A machine in a room

October 27, 2023, by Ben Atkinson

Faculty of Science Takeover: Quantum Computing in Physics

Throughout the 2023-4 Academic Year we are running a new feature on the LT blog, a Faculty Takeover month! Each alternate month through the year we will feature posts from a different faculty at the University, with posts every Friday highlighting interesting work related to technology in teaching and learning and showcasing unique projects from within the various disciplines across UoN. Starting in October, we have our Faculty of Science Takeover.

In the post below Professor Andrew Armour and Assistant Professor Adam Smith of the School of School of Physics & Astronomy reflect on their work to introduce approaches to quantum computing for undergraduate students in the school.

Quantum computing

There has been a revolution in quantum physics research over the last few decades which has led to the emergence of exciting new forms of technology like the quantum computer. Quantum computers operate in a very different way to standard computers, exploiting the counter-intuitive properties of their component parts which consist of `artificial atoms’ and display behaviour which is very different to that of the everyday objects we are used to dealing with. This means that quantum computers have the potential to solve some tasks far more efficiently than conventional computers, although there are others (like word processing!) for which they will never offer any advantage.

Although quantum computers are still in their infancy, we have found ways of using them in our teaching thanks to the remarkable fact that IBM provides free online access to several of the quantum computer prototypes that they have developed. For the Masters in Machine Learning in Science one of us (AS) introduced a module that focuses on enabling students to use quantum computers as tools to solve problems for which they can potentially offer an advantage over conventional approaches (e.g. recognising handwriting or calculating the properties of molecules). Almost none of the students on this course have a background in physics, but they don’t need to: how many people who code standard computers are experts in electronics? Instead, the quantum computer is treated as a ‘black box’ and students learn how to write code that executes the novel algorithms that exploit a quantum computer’s strengths. Project work provides students with an opportunity to develop their code and then run it on IBM’s quantum devices via a web interface.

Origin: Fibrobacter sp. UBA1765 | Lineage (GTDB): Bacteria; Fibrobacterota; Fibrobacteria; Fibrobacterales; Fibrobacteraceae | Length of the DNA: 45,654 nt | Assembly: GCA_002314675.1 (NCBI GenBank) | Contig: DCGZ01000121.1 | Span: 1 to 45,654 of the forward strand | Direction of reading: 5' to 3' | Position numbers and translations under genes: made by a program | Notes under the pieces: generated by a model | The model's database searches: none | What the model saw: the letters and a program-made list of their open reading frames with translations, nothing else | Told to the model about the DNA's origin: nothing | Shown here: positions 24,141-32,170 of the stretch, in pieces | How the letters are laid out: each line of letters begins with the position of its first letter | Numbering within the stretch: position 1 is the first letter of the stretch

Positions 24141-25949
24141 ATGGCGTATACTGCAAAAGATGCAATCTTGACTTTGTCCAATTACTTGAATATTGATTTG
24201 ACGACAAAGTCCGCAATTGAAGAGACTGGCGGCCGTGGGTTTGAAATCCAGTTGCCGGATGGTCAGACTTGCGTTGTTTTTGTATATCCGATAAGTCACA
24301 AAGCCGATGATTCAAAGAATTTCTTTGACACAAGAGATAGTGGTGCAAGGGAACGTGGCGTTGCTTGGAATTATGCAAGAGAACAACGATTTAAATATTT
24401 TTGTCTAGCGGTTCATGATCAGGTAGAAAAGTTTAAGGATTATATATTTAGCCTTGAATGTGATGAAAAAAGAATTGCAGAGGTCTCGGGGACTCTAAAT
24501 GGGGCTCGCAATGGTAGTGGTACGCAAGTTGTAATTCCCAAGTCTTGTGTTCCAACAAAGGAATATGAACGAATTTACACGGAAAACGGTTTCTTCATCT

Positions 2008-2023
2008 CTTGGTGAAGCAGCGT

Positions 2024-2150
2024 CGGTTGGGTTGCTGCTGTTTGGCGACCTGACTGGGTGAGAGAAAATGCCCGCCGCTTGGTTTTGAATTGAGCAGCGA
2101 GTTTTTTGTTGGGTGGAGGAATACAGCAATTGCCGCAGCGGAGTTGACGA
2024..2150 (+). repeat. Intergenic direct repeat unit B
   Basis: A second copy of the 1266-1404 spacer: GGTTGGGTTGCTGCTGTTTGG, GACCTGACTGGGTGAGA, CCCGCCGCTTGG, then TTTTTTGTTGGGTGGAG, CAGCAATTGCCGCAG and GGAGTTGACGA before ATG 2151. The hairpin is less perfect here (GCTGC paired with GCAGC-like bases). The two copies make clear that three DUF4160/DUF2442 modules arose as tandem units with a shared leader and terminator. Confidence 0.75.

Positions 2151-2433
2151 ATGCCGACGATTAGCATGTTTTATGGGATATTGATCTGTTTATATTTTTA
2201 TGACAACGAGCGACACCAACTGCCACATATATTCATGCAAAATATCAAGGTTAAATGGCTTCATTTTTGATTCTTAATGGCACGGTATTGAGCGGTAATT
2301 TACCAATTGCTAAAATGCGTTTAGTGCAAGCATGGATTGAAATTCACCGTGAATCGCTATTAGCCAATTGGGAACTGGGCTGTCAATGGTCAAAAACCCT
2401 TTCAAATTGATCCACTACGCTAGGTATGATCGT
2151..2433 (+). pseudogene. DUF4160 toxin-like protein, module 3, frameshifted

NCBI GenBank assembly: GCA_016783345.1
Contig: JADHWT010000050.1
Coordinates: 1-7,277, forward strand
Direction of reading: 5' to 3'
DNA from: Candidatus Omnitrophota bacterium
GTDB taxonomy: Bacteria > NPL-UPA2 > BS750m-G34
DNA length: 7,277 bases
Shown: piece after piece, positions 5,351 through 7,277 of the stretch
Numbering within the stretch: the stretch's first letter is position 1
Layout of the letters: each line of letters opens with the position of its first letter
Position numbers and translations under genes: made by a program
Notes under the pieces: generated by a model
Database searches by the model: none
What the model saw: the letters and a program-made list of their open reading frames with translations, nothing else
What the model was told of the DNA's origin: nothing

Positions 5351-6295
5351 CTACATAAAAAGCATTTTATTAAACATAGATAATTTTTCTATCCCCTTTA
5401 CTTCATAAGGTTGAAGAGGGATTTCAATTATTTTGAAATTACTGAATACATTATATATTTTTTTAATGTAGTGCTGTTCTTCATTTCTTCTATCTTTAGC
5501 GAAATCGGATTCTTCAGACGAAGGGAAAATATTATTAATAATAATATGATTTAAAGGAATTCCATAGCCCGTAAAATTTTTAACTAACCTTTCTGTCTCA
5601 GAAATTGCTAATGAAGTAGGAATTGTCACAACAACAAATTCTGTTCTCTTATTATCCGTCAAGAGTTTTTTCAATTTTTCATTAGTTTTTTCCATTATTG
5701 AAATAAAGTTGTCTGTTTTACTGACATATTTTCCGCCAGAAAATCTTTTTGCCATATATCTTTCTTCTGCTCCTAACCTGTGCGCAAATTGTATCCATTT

A machine in a room

One of IBM’s quantum computers. Although the `chip’ containing the actual device is very small, it needs to be supported by an extensive infrastructure of circuitry and state-of-the-art cryogenics to function [Image credit: IBM].

Seen from another perspective, running code on a quantum computer involves carrying out an experiment on a real quantum system. This suggests that they could become a valuable aid for teaching quantum mechanics to physics students. However, as one of us has been finding out (AA), the complexity of the quantum computer raises challenges when trying to use it as a teaching tool. Although the artificial atoms that quantum computers are based around are readily understood by undergraduate physicists, the fact that they are not completely isolated from their surroundings and the ways in which they are measured don’t fully match the idealised models that are usually taught. However, collaborating with an undergraduate (Joe Williams, now a PhD student at Exeter) provided a way to develop projects and demonstrations using quantum computers that offer students new ways to engage with quantum physics.

Introducing students to real quantum computers has been exciting for the students and for us – we can hardly believe that IBM allows us to play with their extremely sophisticated (and expensive) equipment for free! However, the pace of development of quantum computers makes it a challenging area to work in – IBM update their quantum computing hardware and software continuously. Nevertheless, we hope to develop and extend our use of these fascinating systems in the future. It may also be possible to expand their use to other subjects like chemistry, maths and computing for which quantum mechanics, or simply coding, play an important role.

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Posted in Faculty TakeoverLearning technologyTeaching and Learning